Well, we actually started working together a couple of years earlier, when I changed clubs. In the beginning, I was playing for the metallurgic factory club, the Trud society, which means “labour”. But in 1964 they made a reform and split into two different clubs: Trud and Zenit. Trud remained as the club for the metallurgy workers, while Zenit became the club for the military industry workers. Because of this reform, almost all activities were interrupted for almost two years.

I was then in my last year of school. At that moment the officials from CSKA, the Red Army Sports Club, approached me and offered me a salary. I was offered a “second class sports instructor” position, and after two or three months I was promoted to first “class instructor”, so I was getting a very good salary from the Red Army Club when I was still a schoolboy. I was getting paid more than somebody who had just graduated from engineering schools: they would get between 90 and 110 rubles a month, while my income was already 160 rubles. I became financially independent, which meant that I already had some money to buy my first stamps. (laughs)

Furman was the main trainer of the red Army Chess Club, so that’s how we met, and it just happened that we began to work together.

After school, I started to study Mathematics at the Moscow University, but after a couple of years, in 1969, I changed universities and moved to Saint Petersburg. Furman and I were already working seriously, he was living in Saint Petersburg and he didn’t want to move, so I joined Saint Petersburg University, then known as “Leningrad University”.

Furman must have been a really important person in your life.

Yes, of course. We were very close and for many years we spent a lot of time together. He had fantastic knowledge in chess, everybody acknowledges that. Grandmaster Librezon used to refer to him as "the world champion when playing with the white pieces". And it was a well-deserved nickname because with white he played really fantastic, but with black, he always struggled. He was not very “sportive”, so to speak, but actually he got his best results when we played together in some tournaments: Madrid 1973, Ljubljana-Portoroz 1975, and Bad Lauterberg in 1977. I won these tournaments but he also did very well, so out training sessions worked in both directions.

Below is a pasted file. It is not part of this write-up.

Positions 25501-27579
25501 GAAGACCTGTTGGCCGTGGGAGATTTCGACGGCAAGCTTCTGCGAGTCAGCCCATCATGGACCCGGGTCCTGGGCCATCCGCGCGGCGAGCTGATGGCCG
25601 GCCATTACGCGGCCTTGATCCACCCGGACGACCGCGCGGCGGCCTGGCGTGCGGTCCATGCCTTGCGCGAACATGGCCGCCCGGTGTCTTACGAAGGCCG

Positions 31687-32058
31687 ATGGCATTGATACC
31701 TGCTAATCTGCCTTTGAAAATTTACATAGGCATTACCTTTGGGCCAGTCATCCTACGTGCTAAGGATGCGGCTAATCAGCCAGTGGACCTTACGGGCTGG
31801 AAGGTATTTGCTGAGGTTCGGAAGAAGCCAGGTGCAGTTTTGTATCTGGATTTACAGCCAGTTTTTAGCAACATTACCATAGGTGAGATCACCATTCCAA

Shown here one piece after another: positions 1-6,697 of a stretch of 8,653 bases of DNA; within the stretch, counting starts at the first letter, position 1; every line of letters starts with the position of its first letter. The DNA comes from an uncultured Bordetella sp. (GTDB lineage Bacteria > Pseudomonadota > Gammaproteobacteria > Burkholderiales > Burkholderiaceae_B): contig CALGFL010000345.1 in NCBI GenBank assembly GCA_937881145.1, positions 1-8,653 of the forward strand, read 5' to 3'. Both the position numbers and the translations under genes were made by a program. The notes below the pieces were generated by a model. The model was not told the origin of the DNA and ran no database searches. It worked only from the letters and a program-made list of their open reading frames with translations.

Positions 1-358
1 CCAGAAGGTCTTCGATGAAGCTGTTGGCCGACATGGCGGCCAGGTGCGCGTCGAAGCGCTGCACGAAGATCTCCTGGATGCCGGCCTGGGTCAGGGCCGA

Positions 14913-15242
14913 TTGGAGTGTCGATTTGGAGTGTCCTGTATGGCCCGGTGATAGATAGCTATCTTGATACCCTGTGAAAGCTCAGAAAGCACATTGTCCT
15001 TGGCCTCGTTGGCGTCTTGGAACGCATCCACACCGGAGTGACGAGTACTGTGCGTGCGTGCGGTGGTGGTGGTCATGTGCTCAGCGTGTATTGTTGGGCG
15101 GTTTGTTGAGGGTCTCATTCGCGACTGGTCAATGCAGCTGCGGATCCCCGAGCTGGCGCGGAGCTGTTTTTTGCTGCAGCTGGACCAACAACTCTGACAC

Please, tell me more about your first chess trips. Your first travel abroad was to Trinec, but your first trip somewhere outside the Soviet orbit was to Sweden, right?

Yes, apart from my trip to Czechoslovakia, Stockholm was the first foreign city I visited, and there is where I first met Ulf Andersson, for instance. There was this nice traditional tournament, in which the Soviet Union Juniors would play a match against junior players from the Scandinavian countries: Finland, Sweden, Norway, Denmark and Iceland. We won very easily in 1967, but the next year, in Tallin (Estonia) it was much more tough. I was not in good form and played very badly. 

Which country made a bigger impression on the young Karpov?

Well, Sweden was indeed a very interesting experience, and so was the Netherlands. I went to Groningen in 1967, that’s where I first met Jan Timman, and also Max Euwe, who at that moment he was running for FIDE President.

Euwe was guest of honour at the tournament, and he was asked to make the first move in one of the games. For some reason he came to my board, I don’t know why because I was relatively unknown at the time, but I felt honoured and since then we became kind of friends: despite the age difference, we got along very well. I was happy to see that he was so famous in Holland, he was a very charming person.

With Timman, I got to play two games: one in the classification, that I won, and the other one in the final, which I drew. The tournament was not easy for me, because it was the first time I travelled alone. I don’t know how this happened, because on every tournament before and after this one, we were always accompanied by at least one coach. And it was a long trip to get to Groningen, because there were no direct connections. Not so easy to get there on my own…

Euwe meets Karpov

Max Euwe greets Karpov in 1976 | Photo: Rob Bogaerts / Anefo CC BY-SA 3.0 nl, via Wikimedia Commons

How was your English back then?

It was really very poor. Before travelling there, somebody from the Ministry of Sports informed the Soviet embassy in the Netherlands about my trip, and the embassy was supposed to send somebody to pick me up and take care of me — but I wasn’t given train timetables, schedules, or anything. So I also contacted the organizers, and they suggested to me to take a different route and change trains at Amersfoort…